David Hemenway

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David Hemenway
David Hemenway.jpg
Born 1945 (age 71–72)
Fields Economics, public health
Institutions Harvard School of Public Health
Alma mater Harvard University
Thesis Industrywide voluntary products standards (1974)
Known for Studying violence and injury prevention
Notable awards Robert Wood Johnson Investigator Award in Health Policy Research, Excellence in Science Award from the injury section of the American Public Health Association

David Hemenway (born 1945)[1] is Professor of Health Policy at the Harvard School of Public Health. He has a B.A. (1966) and Ph.D. (1974) from Harvard University in economics. He is the director of the Harvard Injury Control Research Center and the Harvard Youth Violence Prevention Center. He is also currently a James Marsh Visiting Professor-at-Large at the University of Vermont.[2] Hemenway has written over 130 articles and five books in the fields of economics and public health.


His most recent book, While We Were Sleeping: Success Stories in Injury and Violence Prevention (2009) describes more than sixty successes, and over thirty heroes who have made the world safer. Private Guns, Public Health (2006) describes the public health approach to reducing firearm violence, and summarizes scientific research on firearms and health.

Prices and Choices (3rd edition) (1993) is a collection of twenty-six of his original essays applying microeconomic theory to everyday life. Monitoring and Compliance: the Political Economy of Inspection (1985) describes the importance of inspection processes in ensuring that regulations are followed, and the reasons the system often fails. Industry-wide Voluntary Product Standards (1975) describes the role of voluntary standards and standardization in the U.S. economy.

Economics research[edit]

Hemenway described in several articles a general reason why low-risk individuals often buy insurance,[3][4] and coined the term “propitious selection.”[5] Recent economic studies have focused on empirically determining which goods are more and less positional (e.g., bought largely to “keep up with the Joneses”).[6][7][8] An early statistics article, Why Your Classes are Larger than Average, has been anthologized in various mathematical collections.[9][10]

Injury prevention research[edit]

Hemenway has written widely on injury prevention, including articles on firearms, violence, suicide, child abuse, motor vehicle crashes, fires, falls and fractures.[11]


He has won ten teaching awards at the Harvard School of Public Health.[11]

Hemenway appeared at a forum hosted by the Robert Wood Johnson foundation and made the following statement in April 2013, "Instead of it being the mark of a real man that you can shoot somebody at 50 feet and kill them with a gun, the mark of a real man is that you would never do anything like that. . . . The gun is a great equalizer because it makes wimps as dangerous as people who really have skill and bravery and so I’d like to have this notion that anyone using a gun is a wuss. They aren’t anybody to be looked up to. They’re somebody to look down at because they couldn’t defend themselves or couldn’t protect others without using a gun."[12]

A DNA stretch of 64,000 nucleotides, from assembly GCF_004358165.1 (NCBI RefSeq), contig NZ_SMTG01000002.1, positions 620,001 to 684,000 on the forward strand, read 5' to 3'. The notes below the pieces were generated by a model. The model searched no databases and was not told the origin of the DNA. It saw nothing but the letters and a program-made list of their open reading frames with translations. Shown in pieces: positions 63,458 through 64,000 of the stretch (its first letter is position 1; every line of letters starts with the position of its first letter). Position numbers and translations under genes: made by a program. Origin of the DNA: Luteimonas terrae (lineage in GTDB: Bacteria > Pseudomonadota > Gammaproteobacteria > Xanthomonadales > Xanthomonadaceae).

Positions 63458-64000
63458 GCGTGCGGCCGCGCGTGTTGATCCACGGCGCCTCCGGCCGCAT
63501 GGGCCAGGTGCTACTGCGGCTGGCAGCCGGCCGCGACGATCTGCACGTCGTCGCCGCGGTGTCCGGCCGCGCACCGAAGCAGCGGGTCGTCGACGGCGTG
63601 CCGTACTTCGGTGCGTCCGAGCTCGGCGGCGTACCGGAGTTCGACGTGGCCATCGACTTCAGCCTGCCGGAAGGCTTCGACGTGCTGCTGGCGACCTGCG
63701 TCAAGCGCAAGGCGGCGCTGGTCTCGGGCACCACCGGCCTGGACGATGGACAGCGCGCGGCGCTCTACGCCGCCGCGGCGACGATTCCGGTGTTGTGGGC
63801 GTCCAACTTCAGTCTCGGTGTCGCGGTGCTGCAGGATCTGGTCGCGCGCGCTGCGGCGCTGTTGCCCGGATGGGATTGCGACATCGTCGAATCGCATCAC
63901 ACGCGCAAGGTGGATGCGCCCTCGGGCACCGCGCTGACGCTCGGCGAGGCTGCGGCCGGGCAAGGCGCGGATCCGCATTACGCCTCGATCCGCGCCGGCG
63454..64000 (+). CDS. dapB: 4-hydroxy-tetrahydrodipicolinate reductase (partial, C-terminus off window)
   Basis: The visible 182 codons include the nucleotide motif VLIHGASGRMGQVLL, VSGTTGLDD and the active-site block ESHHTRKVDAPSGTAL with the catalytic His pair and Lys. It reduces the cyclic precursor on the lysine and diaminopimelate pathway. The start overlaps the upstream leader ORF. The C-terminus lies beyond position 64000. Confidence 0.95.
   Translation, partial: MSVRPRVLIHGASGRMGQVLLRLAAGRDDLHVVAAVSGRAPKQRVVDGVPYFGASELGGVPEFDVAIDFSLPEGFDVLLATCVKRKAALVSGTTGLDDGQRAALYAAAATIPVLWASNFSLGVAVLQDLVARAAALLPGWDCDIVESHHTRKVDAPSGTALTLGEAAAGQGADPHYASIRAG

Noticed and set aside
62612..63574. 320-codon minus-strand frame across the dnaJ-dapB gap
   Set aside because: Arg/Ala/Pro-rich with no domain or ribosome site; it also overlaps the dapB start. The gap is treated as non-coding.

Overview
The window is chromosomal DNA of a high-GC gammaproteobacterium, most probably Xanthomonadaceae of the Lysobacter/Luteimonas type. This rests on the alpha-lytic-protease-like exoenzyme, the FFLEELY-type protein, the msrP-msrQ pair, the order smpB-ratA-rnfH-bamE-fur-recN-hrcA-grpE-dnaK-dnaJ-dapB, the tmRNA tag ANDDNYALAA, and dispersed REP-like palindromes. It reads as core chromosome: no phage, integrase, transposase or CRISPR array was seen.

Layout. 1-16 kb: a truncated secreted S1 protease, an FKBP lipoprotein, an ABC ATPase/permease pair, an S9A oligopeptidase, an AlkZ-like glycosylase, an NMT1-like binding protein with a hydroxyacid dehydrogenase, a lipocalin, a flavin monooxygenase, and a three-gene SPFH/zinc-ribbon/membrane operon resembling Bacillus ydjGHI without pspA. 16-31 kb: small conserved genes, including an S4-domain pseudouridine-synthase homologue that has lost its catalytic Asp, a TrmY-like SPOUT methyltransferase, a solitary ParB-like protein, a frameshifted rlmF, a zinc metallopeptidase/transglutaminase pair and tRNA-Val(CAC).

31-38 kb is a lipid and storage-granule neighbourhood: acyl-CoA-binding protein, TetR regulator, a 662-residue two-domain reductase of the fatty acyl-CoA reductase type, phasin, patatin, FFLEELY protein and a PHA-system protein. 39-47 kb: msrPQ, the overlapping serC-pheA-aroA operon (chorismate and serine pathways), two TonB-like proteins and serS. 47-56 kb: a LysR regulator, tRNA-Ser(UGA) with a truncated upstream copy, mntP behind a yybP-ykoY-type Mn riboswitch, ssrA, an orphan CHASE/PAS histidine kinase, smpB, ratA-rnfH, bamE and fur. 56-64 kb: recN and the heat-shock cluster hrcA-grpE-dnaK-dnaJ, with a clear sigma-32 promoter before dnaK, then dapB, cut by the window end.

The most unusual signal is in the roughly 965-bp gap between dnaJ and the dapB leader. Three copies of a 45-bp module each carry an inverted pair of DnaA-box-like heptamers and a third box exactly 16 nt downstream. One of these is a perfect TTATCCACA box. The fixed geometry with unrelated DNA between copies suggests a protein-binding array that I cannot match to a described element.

Personal life[edit]

Hemenway enjoys paintball more than shooting actual guns (although he has done both), calling the latter experience "loud and dirty".[13]

See also[edit]


  1. ^ Carter, Gregg Lee (2012). Guns in American Society. ABC-CLIO. p. 549. 
  2. ^ Bio on UVT website
  3. ^ Hemenway D. Propitious selection. Quarterly Journal of Economics. 1990; 105: 1063-69
  4. ^ Hemenway D. Propitious selection in insurance. Journal of Risk and Uncertainty. 1992; 5:247-51.
  5. ^ e.g. Siegelman P. Adverse Selection in Insurance Markets: An Exaggerated Threat. The Yale Law Journal, Vol. 113, No. 6 (Apr 2004), pp. 1223-1281 and Donder P, Hindriks J Adverse selection, moral hazard and propitious selection Journal of Risk and Uncertainty. 2009; 38(1): 73-86.
  6. ^ Solnick, S. J.; Hemenway, D. (2005). "Are Positional Concerns Stronger in Some Domains than in others?". American Economic Review. 95 (2): 147–51. doi:10.1257/000282805774669925. 
  7. ^ Solnick, S. J.; Hemenway, D. (2007). "Positional Goods in the United States and China". Journal of Socio-Economics. 36: 537–45. doi:10.1016/j.socec.2006.12.012. 
  8. ^ Solnick, S. J.; Hemenway, D. (2009). "Do Spending Comparisons Affect Spending and Satisfaction?". Journal of Socio-Economics. 38 (4): 568–573. doi:10.1016/j.socec.2009.03.016. 
  9. ^ Alexanderson GL (ed). The Harmony of the World: 75 Years of Mathematics Magazine. Mathematical Association of America, 2007.
  10. ^ Dudley U (ed). Is Mathematics Inevitable? Mathematics Association of America, 2008.
  11. ^ a b Curriculum Vitae available at faculty webpage.
  12. ^ Hemenway, David. "Gun Violence: Harvard School of Public Health on Research Around Preventing Violence". Webcast. Robert Wood Johnson Foundation. Retrieved 13 December 2013. 
  13. ^ Lambert, Craig (September 2004). "Death by the Barrel". Harvard Magazine. Retrieved 30 March 2016. 

External links[edit]